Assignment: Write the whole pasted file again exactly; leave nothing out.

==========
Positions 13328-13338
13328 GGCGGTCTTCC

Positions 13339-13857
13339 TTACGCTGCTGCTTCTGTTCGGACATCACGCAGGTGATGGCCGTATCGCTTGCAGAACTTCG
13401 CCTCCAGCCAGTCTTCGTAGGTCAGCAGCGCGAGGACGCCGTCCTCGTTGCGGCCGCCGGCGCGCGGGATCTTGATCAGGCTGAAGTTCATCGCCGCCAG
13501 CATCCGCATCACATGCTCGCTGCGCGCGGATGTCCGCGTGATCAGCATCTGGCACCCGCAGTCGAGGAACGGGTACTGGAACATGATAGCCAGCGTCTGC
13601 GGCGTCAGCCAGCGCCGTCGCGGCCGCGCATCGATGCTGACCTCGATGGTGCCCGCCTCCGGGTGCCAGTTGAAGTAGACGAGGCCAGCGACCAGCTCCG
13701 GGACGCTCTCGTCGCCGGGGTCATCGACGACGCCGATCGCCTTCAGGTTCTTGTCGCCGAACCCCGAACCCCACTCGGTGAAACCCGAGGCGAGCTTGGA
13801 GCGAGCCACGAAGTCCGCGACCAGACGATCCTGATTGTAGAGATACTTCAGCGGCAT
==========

Positions 13328-13338
13328 GGCGGTCTTCC

Positions 13339-13857
13339 TTACGCTGCTGCTTCTGTTCGGACATCACGCAGGTGATGGCCGTATCGCTTGCAGAACTTCG
13401 CCTCCAGCCAGTCTTCGTAGGTCAGCAGCGCGAGGACGCCGTCCTCGTTGCGGCCGCCGGCGCGCGGGATCTTGATCAGGCTGAAGTTCATCGCCGCCAG
13501 CATCCGCATCACATGCTCGCTGCGCGCGGATGTCCGCGTGATCAGCATCTGGCACCCGCAGTCGAGGAACGGGTACTGGAACATGATAGCCAGCGTCTGC
13601 GGCGTCAGCCAGCGCCGTCGCGGCCGCGCATCGATGCTGACCTCGATGGTGCCCGCCTCCGGGTGCCAGTTGAAGTAGACGAGGCCAGCGACCAGCTCCG
13701 GGACGCTCTCGTCGCCGGGGTCATCGACGACGCCGATCGCCTTCAGGTTCTTGTCGCCGAACCCCGAACCCCACTCGGTGAAACCCGAGGCGAGCTTGGA
13801 GCGAGCCACGAAGTCCGCGACCAGACGATCCTGATTGTAGAGATACTTCAGCGGCAT